The history of Ramadan
History of Ramadan Fasting According to the Qur’an and Hadith
As Muslims, it is important to know the history of fasting in Ramadan as a mandatory worship performed in the holy month of Ramadan every year.
The history of fasting in Ramadan for Muslims has a very deep meaning, because fasting in this month is obligatory.
The law of fasting in Ramadan is fardhu for an adult Muslim, unless there are obstacles to doing so such as illness, old age, traveling, pregnancy, breastfeeding, or menstruation.
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There are a number of verses and hadiths about fasting, which instruct Muslims to fast.
«O you who believe, it is obligatory upon you to fast as it was obligatory upon those before you so that you may be pious.
During fasting from morning to evening, Muslims are forbidden to eat, drink any liquids, smoke, and have sexual intercourse with husband and wife.
In addition, it is also commanded to avoid sinful acts to complete the reward of fasting, such as saying bad things and fighting.
Fasting for Muslims during Ramadan is usually followed by multiplying prayers, reciting the Qur’an, and tarawih prayers at night.
In performing the fasting of Ramadan, every Muslim must recite the prayer of the intention of fasting Ramadan, both in the heart and recited slowly orally and clearly.
History of Ramadan Fasting Based on the Qur’an and Hadith
The history of fasting in the month of Ramadan dates back to the time of the Prophet Muhammad SAW. The beginning of the order to perform the fasting of Ramadan is in the month of Sya’ban in the second year of Hijri.
At that time, Muslims migrated from Makkah to Medina and were ordered by Allah to move the Qibla from Al-Aqsa Mosque to the Holy Mosque.
According to a hadith about fasting narrated by Mu’adh bin Jabal, the Prophet Muhammad SAW received the order to fast Ramadan after performing the fast of ‘Ashura and fasting three days each month.
Until finally, Ramadan fasting became obligatory in the 2nd year of Hijri, along with the rules of Eid prayers, zakat fitrah, and sacrifices.
In addition to being listed in Q. S Al-Baqarah verse 183, the history of Ramadan fasting becomes obligatory to be explained in Q. «the month of Ramadan, the month in which the Qur’an was revealed as a guide for mankind and the explanations of the guidance and the differentiators. Therefore, whoever of you is present in the month, let him fast in that month, and whoever is sick or on a journey, then, as many days as he leaves, on other days. God wants ease for you, and does not want hardship for you. And you shall suffice the number and you shall glorify Allah for His guidance given to you, that you may be grateful ».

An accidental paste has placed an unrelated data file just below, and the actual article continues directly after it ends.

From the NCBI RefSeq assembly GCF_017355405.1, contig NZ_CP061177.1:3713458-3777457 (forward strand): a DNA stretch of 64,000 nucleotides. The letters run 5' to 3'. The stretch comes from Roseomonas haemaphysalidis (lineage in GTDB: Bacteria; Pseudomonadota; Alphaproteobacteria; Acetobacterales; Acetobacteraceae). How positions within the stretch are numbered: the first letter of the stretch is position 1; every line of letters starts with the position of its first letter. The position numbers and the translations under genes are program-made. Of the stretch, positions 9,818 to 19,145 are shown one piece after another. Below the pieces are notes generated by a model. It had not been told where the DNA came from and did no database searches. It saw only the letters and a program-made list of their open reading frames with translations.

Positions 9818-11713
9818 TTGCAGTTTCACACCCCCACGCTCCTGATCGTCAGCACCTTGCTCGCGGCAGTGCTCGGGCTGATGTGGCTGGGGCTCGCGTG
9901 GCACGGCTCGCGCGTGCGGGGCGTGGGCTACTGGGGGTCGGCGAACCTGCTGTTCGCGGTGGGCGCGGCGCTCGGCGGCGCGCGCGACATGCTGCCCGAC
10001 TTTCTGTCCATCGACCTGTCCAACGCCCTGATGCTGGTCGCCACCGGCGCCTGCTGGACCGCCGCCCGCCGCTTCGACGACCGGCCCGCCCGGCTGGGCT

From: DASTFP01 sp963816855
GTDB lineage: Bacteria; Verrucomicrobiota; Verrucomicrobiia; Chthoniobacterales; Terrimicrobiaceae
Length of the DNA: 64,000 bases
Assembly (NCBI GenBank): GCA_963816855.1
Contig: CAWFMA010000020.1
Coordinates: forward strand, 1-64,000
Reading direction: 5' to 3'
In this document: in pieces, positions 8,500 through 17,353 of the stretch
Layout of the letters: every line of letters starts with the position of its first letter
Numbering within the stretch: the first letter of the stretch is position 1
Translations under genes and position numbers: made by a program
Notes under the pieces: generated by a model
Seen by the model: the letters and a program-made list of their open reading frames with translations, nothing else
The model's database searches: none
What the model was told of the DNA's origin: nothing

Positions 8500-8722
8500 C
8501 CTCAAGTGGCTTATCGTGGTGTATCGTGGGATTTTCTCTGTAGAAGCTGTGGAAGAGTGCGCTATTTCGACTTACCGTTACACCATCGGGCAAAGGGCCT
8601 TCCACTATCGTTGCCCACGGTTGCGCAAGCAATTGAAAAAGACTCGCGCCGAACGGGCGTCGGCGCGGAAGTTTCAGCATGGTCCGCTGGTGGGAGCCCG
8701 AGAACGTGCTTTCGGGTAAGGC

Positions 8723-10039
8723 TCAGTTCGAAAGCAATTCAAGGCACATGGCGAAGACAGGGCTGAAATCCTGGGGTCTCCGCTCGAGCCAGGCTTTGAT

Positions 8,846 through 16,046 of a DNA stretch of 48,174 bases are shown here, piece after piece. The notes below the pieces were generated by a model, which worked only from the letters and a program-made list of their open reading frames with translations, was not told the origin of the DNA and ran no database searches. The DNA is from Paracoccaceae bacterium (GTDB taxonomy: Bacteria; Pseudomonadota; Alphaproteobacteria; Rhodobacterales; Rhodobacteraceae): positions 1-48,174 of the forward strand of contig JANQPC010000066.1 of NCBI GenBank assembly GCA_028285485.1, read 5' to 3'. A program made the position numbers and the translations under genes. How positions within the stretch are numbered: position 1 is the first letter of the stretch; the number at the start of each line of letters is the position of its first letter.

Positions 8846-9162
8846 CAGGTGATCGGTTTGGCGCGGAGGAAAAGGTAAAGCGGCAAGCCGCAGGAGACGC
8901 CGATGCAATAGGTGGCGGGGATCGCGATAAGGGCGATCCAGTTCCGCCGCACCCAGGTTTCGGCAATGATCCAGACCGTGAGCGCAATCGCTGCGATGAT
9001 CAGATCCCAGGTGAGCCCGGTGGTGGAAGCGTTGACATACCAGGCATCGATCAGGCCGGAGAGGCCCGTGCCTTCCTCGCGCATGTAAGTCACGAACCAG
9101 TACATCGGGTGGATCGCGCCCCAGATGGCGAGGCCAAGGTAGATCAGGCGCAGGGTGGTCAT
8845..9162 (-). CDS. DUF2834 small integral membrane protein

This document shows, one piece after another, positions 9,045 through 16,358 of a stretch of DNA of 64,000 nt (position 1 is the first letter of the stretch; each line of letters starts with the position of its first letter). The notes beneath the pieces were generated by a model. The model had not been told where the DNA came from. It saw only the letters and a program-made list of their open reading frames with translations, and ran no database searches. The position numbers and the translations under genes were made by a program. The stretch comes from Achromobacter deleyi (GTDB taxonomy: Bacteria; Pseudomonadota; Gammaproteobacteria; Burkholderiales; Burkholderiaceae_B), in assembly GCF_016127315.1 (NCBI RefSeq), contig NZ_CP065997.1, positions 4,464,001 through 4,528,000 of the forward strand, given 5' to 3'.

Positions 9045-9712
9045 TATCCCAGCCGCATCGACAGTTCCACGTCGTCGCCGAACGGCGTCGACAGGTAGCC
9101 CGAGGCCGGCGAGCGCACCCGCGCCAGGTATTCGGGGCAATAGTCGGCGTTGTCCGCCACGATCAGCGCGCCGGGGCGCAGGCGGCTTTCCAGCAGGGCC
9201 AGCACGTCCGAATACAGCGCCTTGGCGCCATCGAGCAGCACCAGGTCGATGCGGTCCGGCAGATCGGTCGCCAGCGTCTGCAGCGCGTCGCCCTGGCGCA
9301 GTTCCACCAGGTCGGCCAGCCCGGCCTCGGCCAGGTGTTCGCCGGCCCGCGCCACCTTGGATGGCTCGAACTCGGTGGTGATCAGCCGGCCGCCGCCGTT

The history of Ramadan fasting is also explained in several authentic hadiths which state that Ramadan fasting is obligatory for Muslims.
Hadith Narrated by Ahmad Nasa’i and Baihaqi in Syu’abul Iman, authenticated by Al Albani in Shahihul Jaami ‘Number 55.
«The month of Ramadan has come to you, the blessed month, in which Allah obligates fasting in that month to you. In that month the gates of heaven were opened, the gates of hell were closed and the rebellious demons were bound. In that month there is a night better than a thousand moons. Whoever is prevented from obtaining his good, then he has been prevented ».
Hadith Narrated by Bukhari Muslim
«Whoever fasts Ramadan because of faith and expects a reward, then his past sins will be forgiven».
Hadith Narrated by Bukhari No.
“Fast because you see it and celebrate Eid because you see it, if the crescent moon disappears from your sight then perfect the number of Sha’ban to thirty days”.
Monitoring the crescent moon to determine the fasting schedule of Ramadan
The history of Ramadan fasting is inseparable from various important events that occur in the holy month of Ramadan.
The revelation of the Qur’an The obligation of fasting Ramadan coincides with the history of the revelation of the Qur’an for the first time as a revelation given by Allah to the Prophet Muhammad SAW.
The event known as Nuzulul Quran took place in the Cave of Hira through the intercession of the angel Gabriel.
At that time, the angel Gabriel recited the first revelation, namely Surat Al-Alaq verses 1 to 5.
The revelation of this verse of the Qur’an to Rasulullah also became the momentum of the appointment of Prophet Muhammad SAW as the messenger of Allah at the age of 40 years.
The Battle of Badr
The Battle of Badr or called Ghazwah Badr Al-Kubra was a great battle between the Muslims and the infidels of Quraysh.
The event that took place in the middle of Ramadan also marked the beginning of the success of the Muslims.
In this war, the Prophet Muhammad SAW brought along 313 Muslim troops with 600 horses and 700 camels, to face 950 opposing forces.
Of the 313 Muslim troops who took part in the war, 14 were killed. There were 70 opposing forces captured, one of them Abu Jahal.
With the victory of the Muslims in that war, Badr which is located approximately 145 km northwest of the city of Medina became a witness to the greatness of God and the faith of the Muslims.
Conquest of Makkah
Together with his companions, the Prophet Muhammad succeeded in conquering the city of Makkah in the battle of Fathu Mecca on 20 Ramadan in the year 8 AH.
This war was triggered by the Quraish in violation of the treaty of Hudaibiyah and conspired with other tribes to fight those who were at peace with the Prophet.
In this war, the Prophet Muhammad commanded as many as 10,000 Muslim troops. The army was led by Khalid bin Walid as the warlord.
Muslim forces managed to win, despite fighting in a state of fasting. The Quraysh army finally surrendered.
After the war, Prophet Muhammad ordered the Muslim army to destroy as many as 360 idols around the Kaaba.